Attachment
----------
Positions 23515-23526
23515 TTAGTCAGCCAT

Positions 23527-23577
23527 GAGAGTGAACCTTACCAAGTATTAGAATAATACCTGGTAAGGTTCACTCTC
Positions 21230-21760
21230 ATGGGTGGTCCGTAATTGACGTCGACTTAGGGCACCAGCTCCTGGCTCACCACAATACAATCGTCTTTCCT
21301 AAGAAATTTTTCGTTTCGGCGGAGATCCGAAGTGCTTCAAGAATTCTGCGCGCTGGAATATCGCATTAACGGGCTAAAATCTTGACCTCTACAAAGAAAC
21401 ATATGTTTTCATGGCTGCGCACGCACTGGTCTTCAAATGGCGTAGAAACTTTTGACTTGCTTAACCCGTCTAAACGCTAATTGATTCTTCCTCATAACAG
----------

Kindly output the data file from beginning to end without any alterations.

Positions 23515-23526
23515 TTAGTCAGCCAT

Positions 23527-23577
23527 GAGAGTGAACCTTACCAAGTATTAGAATAATACCTGGTAAGGTTCACTCTC
Positions 21230-21760
21230 ATGGGTGGTCCGTAATTGACGTCGACTTAGGGCACCAGCTCCTGGCTCACCACAATACAATCGTCTTTCCT
21301 AAGAAATTTTTCGTTTCGGCGGAGATCCGAAGTGCTTCAAGAATTCTGCGCGCTGGAATATCGCATTAACGGGCTAAAATCTTGACCTCTACAAAGAAAC
21401 ATATGTTTTCATGGCTGCGCACGCACTGGTCTTCAAATGGCGTAGAAACTTTTGACTTGCTTAACCCGTCTAAACGCTAATTGATTCTTCCTCATAACAG